Jebaraj describes the ‘Goldilocks’ economy

by Roby Brock ([email protected]) 625 views 

UA Walton College economist Mervin Jebaraj says the U.S. economy is not too hot and not too cool; it’s transitioning from high inflation and a near recession at just the right temperature.

“We’re going to call this the ‘Goldilocks’ economy. We have inflation finally cooling quite significantly anyway, and the economy, in spite of these fast pace of interest rate increases, leaving us at somewhat historic highs of interest rates here, in spite of all of that Federal Reserve action trying to cool the economy, the economy will not cool down, right?” he said.

Jebaraj, who appeared on this week’s edition of Talk Business & Politics, noted that consumer spending remains strong. He also said last week’s GDP reading of 2.4% was stronger than expected and points to another important driver of U.S. economic health.

“If you look at the components of GDP, what really pushed GDP up this quarter wasn’t trade, wasn’t imports or exports, it wasn’t inventory adjustments from businesses, but really was driven by consumer spending, by business investment and some government spending as well,” he said.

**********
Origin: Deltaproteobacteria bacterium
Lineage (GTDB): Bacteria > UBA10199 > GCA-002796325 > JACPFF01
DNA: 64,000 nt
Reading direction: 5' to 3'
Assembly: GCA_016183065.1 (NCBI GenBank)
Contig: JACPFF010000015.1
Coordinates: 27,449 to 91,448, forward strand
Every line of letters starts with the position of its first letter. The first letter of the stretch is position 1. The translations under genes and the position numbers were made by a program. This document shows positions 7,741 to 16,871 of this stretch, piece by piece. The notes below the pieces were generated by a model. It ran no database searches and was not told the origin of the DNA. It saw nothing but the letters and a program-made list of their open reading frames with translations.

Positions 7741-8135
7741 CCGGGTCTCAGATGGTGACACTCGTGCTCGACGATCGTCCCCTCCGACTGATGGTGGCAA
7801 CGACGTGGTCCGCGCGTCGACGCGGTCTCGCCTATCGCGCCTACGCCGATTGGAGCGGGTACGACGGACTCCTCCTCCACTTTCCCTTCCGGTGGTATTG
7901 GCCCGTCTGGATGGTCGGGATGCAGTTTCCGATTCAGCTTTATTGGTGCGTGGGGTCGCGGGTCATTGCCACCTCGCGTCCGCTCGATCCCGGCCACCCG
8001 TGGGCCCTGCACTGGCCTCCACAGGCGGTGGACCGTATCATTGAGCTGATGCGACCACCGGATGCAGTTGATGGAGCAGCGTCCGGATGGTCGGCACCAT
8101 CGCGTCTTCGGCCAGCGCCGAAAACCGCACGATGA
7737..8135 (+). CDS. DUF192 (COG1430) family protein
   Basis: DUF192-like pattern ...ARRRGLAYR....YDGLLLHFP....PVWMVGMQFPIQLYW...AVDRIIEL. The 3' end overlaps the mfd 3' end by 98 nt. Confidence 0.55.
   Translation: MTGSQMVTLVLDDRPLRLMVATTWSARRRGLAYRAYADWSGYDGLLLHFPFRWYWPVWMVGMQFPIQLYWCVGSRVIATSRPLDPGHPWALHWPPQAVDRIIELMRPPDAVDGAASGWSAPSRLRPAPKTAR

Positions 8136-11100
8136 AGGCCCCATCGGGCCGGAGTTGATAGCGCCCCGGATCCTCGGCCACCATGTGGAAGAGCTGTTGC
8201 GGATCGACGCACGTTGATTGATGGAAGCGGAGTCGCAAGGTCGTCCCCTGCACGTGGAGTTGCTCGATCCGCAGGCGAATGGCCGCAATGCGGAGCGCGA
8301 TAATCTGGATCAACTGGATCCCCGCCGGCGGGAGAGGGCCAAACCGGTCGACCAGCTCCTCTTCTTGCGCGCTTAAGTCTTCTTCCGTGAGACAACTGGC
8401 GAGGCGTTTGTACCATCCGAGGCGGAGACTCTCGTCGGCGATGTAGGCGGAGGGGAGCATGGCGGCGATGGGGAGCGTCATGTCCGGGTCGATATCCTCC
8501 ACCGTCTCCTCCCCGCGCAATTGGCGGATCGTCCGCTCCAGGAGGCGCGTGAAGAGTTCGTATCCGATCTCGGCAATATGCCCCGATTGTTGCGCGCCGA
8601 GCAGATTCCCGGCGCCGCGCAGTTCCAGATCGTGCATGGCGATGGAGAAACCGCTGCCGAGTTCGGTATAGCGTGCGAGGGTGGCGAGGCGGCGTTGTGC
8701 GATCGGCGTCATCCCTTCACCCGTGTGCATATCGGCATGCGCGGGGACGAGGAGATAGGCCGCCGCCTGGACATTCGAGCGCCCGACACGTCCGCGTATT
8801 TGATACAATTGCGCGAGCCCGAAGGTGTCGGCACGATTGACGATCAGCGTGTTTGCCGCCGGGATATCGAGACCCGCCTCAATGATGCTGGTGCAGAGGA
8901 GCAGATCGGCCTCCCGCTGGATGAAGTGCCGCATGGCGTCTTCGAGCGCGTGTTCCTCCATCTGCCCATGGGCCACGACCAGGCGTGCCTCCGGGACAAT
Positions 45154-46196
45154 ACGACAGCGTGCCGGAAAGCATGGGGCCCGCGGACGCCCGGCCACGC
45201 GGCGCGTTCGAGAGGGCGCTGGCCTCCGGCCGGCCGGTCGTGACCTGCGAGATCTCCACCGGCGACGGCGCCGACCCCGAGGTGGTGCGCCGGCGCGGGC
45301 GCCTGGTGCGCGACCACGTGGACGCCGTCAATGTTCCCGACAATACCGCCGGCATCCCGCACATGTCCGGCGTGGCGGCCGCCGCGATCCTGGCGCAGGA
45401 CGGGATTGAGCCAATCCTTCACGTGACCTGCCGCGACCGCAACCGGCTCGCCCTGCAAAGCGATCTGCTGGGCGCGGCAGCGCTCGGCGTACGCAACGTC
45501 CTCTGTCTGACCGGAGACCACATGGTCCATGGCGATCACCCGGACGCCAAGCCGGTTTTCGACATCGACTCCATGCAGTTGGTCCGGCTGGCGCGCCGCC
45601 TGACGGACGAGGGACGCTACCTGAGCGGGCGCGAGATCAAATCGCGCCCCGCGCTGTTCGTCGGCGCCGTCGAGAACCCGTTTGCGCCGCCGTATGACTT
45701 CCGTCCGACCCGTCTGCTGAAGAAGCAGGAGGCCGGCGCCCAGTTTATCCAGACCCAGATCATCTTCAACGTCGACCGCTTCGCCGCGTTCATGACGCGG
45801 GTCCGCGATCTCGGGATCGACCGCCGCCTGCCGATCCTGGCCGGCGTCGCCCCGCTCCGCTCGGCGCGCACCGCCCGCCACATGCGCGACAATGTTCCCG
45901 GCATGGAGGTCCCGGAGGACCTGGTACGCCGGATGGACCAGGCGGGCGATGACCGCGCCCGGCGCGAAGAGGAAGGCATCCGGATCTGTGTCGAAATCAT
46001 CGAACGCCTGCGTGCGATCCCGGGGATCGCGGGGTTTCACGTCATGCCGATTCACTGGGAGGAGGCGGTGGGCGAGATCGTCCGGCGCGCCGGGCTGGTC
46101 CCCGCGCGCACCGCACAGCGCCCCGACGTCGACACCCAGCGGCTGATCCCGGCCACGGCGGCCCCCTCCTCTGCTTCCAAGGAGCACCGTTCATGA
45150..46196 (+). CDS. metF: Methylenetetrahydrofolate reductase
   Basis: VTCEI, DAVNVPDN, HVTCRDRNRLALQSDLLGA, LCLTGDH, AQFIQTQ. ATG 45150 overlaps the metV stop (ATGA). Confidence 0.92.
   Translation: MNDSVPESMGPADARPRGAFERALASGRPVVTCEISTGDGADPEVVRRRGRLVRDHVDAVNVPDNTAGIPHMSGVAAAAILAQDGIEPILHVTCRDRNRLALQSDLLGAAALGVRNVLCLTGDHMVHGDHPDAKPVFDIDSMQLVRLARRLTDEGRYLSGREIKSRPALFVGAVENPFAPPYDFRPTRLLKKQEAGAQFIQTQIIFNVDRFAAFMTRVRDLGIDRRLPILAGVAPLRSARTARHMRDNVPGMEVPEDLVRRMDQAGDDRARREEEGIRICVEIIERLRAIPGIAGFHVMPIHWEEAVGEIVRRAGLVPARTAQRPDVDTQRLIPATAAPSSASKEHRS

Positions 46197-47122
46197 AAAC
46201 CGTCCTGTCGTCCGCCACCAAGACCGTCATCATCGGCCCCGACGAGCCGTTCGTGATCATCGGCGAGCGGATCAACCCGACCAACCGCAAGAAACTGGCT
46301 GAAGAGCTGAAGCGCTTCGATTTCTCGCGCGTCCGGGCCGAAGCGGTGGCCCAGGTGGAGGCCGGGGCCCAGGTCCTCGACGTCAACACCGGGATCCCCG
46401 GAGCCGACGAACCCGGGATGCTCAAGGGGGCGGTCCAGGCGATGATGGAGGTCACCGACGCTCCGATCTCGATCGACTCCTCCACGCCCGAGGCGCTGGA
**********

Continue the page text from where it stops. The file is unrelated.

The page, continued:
“On business investment, a lot of that has come in construction of new manufacturing facilities. And all of this construction of new manufacturing facilities are basically in facilities that are investing in electric vehicles, electric battery technology, chips manufacturing, all of those things that are driven by historic federal government expenditures through the bipartisan Infrastructure law, through the CHIPS Act, through the Inflation Reduction Act, all of which had significant increases in federal government spending that boosted domestic manufacturing in these particular sectors,” Jebaraj added.

Last week, the Federal Reserve Bank raised key interest rates another quarter point and kept their options open to another hike later this year. Inflation has cooled into the 3% range, and Jebaraj said it’s becoming increasingly likely that it will be early next year before inflation meets the Feds’ target of something in the 2% range.

“I think, overall, given the current composition of the Federal Reserve Open Market Committee that makes these decisions, I would guess that a good number of them are thinking that they will hit their inflation target maybe not this year, but next year. There are certain people on there that think that we should get there a lot faster, but that would come at the expense of economic growth,” he said. “So given the incredible pace of growth in the U.S. economy, the historically low unemployment rates, continued increases in job growth, high labor force participation rates, high wage growth, which is what we’re getting these high labor force participation rates, I don’t see a recession anytime this year.”

You can watch Jebaraj’s full interview in the video below.